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Sojourner Truth: Ain't I a Woman?
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Sojourner Truth: Ain't I a Woman?

4.14  ·  Rating details ·  616 Ratings  ·  50 Reviews
Published to coincide with African-American History Month, here is the stirring, award-winning biography of Sojourner Truth--preacher, abolitionist, and activist for the rights of African-Americans and women. A rich profile.--School Library Journal. A 1993 Coretta Scott King Honor Book.
Paperback, 192 pages
Published January 1st 1994 by Scholastic Paperbacks (first published 1992)
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Mr. Kovach
Feb 06, 2012 rated it really liked it
I enjoyed this book very much. I always enjoy it when I come across a book about a famous figure in history, a name I know I've heard of before, but about whom I know very little. Such was the case when in our classroom a few weeks ago I came across this book about Soujourner Truth. I KNEW she was famous as a civil rights activist, but I didn't know much more than that. After reading this book I surely do know more, and I realize why she is still famous today. She was born a slave, eventually be ...more
Jun 24, 2011 rated it it was amazing
This great book begins with the birth of Sojourner Truth... taking the reader all the way through her life. We learn about her as a slave, as a free woman, as a preacher, an abolitionist, and an activist for the rights of both blacks and women.

I Loved the section of the book where a woman asked Belle her name and 2 John 1 - 4 came to her mind - where it says "It has given me great joy to find some of your children walking in the truth just as the father commanded us." After thinking a'bit she th
Apr 30, 2014 rated it it was amazing
This book told about everything Sojourner really cared about.It wasn't just a short summary of Sojourner's life.It was a description of everything Sojourner did.There is no reason to deduct a star, so I will not.

Sojourner was born a slave girl named Isabella.Her parents shortened it to Belle. Belle did lots of hard work on the plantation.But one day, her master broke a promise to her, and she walked away to a quaker's house.There she began her journey_ and quest for freedom. She did many amazing
May 11, 2016 rated it it was amazing
Sojourner Truth: Ain’t I A Woman, by Patricia C. McKissack, is a biography about the amazing Sojourner Truth. Born a slave, but later freed, sojourner truth is a remarkable woman who was the very first African-American woman to win a court case against a white man, and an avid speaker for women's rights, and the end of slavery. The author explores the idea that life can hard, but makes the point that you should never stop fighting for what you believe in. I recommend this book to anybody who nee ...more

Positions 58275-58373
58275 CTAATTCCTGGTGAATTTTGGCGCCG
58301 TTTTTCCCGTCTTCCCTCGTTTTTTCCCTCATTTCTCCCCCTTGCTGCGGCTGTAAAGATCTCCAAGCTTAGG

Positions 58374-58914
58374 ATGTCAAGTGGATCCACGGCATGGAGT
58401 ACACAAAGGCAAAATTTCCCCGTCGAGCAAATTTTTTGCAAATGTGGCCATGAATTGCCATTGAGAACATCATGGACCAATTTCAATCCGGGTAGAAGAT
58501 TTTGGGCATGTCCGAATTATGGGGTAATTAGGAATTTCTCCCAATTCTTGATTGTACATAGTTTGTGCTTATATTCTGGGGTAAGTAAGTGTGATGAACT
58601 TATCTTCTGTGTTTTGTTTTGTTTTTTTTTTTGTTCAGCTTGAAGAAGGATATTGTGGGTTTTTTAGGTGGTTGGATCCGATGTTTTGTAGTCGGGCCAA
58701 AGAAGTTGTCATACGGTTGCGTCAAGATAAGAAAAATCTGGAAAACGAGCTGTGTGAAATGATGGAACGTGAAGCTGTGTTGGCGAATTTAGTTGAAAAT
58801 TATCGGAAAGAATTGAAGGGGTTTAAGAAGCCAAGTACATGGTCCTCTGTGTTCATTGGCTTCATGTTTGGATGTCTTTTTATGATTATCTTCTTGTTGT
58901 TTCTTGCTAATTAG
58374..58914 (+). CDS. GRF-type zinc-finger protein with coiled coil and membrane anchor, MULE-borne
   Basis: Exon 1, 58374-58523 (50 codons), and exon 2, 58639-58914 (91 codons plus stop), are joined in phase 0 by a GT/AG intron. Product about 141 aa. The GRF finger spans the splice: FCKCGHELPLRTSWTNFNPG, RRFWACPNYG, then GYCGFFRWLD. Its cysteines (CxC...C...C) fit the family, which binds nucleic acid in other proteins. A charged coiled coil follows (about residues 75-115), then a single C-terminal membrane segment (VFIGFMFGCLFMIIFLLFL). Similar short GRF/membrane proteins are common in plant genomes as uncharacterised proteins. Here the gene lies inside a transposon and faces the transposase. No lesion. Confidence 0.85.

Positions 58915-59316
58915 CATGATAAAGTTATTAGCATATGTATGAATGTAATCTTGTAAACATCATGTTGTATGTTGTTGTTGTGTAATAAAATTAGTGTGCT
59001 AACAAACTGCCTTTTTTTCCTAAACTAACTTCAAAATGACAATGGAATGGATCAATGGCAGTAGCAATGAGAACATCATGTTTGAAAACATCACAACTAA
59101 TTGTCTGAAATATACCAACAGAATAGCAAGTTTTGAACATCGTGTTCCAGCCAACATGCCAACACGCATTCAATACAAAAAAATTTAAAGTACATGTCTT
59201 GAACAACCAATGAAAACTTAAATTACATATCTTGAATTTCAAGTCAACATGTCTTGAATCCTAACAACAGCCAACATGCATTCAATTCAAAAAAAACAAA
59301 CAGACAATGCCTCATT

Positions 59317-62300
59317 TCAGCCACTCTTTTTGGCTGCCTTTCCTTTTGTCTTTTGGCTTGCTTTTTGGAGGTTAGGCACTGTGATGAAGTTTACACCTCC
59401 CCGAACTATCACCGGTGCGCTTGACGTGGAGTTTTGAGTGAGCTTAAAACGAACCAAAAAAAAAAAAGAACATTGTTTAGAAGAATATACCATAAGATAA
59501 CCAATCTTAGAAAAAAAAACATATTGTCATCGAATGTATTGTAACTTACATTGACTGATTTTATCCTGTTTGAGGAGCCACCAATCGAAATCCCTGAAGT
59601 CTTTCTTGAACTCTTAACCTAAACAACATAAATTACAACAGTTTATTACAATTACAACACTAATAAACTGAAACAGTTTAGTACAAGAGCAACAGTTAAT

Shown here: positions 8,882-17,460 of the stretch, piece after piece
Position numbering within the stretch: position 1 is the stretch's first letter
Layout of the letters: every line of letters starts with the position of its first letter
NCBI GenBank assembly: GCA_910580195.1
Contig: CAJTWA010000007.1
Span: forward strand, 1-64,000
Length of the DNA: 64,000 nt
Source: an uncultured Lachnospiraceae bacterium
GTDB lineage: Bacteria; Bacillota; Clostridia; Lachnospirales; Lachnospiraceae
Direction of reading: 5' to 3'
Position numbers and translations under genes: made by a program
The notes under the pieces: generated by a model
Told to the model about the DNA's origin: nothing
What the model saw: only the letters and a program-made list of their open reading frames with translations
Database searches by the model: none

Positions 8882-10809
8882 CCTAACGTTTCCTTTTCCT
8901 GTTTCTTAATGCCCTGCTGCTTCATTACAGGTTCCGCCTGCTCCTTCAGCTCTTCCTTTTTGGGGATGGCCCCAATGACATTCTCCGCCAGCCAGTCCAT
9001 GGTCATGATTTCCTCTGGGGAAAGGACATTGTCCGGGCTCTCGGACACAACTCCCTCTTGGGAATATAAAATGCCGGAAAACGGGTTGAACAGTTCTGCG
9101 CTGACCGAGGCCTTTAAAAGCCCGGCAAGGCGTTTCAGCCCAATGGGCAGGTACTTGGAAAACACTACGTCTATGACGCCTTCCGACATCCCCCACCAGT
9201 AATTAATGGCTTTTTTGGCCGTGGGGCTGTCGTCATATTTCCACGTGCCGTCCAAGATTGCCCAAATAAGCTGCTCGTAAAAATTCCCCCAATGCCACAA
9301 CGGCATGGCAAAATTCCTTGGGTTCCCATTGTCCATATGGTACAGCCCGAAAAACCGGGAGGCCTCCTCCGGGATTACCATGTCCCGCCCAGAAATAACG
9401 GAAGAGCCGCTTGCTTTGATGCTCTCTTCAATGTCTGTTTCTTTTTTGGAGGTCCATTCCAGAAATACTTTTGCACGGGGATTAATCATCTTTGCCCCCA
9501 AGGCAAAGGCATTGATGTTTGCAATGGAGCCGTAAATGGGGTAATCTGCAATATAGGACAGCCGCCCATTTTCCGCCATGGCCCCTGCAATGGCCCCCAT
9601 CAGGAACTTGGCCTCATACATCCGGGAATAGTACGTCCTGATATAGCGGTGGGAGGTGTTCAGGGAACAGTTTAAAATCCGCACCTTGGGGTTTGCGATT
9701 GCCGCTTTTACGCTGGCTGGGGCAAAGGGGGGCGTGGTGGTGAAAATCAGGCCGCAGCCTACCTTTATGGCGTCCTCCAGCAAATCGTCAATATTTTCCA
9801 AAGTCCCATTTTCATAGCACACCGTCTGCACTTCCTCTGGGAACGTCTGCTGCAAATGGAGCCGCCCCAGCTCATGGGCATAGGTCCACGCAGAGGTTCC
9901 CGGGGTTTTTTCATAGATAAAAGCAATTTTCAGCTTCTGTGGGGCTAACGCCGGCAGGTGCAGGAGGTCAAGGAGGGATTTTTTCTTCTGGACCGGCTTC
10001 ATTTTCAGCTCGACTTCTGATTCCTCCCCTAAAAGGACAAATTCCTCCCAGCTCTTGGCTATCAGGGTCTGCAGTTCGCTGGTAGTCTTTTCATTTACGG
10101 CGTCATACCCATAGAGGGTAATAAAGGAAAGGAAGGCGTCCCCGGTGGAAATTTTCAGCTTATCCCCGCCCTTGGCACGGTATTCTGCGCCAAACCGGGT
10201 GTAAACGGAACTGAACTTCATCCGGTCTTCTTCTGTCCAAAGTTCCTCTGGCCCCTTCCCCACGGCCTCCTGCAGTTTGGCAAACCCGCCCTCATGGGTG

Mar 30, 2008 rated it really liked it
Juvenile bio is a hard genre, especially once out of the picture book category. This is a fifth grade level chapter book, so in theory it should have bored the reader to tears, and sometimes it did. But I learned so much about this amazing woman and found myself thinking I had to get this back on the library shelf in hopes that a student would come across it and find themselves as inspired as I was. Boring or not, that's what makes a good juvenile chapter bio.
Capri Butler
Jan 23, 2013 rated it it was amazing
This book was really aewsome for me. like i never like history that much. But this book changed me to like history. This book talked about slavery and other thing. this one part that mad me sad a little was when her kids had to be taken away. I really didn't like that part at all because it was sad. But i really love this book very much.
Lisa Filter
Aug 10, 2015 rated it really liked it
I got this for my 8 year old son but quickly realized that the subject was too sad and tragic for his age. But I kept reading myself and couldn't put the book down. I cried numerous times while reading. Amazed at Soujouner's courage. She is an inspiration.
Jan 11, 2013 rated it really liked it
I am not the kind of child who loves reading historical and non-fiction biographies...this book changed that for me. When I read this book I wanted to read more and more. I really felt the pain and struggle she went through and I hope others get a chance to read this amazing book!
While I do like Sojourner Truth, there's no avoiding the fact that this book is just poorly written and a pain to read.
Hannah Mead
Jan 02, 2018 rated it really liked it
Shelves: read-in-2017
Strength. If there is one word that comes to my mind when you say the name of Sojourner Truth, that word would be it. Strength of body – she stood 6 foot tall and had a tough figure from doing manual work for the majority of her life. Strength of mind – though illiterate, she could quote large portions of the Bible from her sharp memory. Strength of character – born into slavery, she did not let it embitter her. She rose above the hate and grief and instead she let her heart be transformed by he ...more
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Patricia C. McKissack was the Newbery Honor, Coretta Scott King Award-winning author of The Dark-Thirty and Porch Lies an ALA Notable Book. She collaborated with Jerry Pinkney on Goin' Someplace Special (Coretta Scott King Award winner) and Mirandy and Brother Wind (Coretta Scott King Award winner and Caldecott Honor Book).
More about Patricia C. McKissack...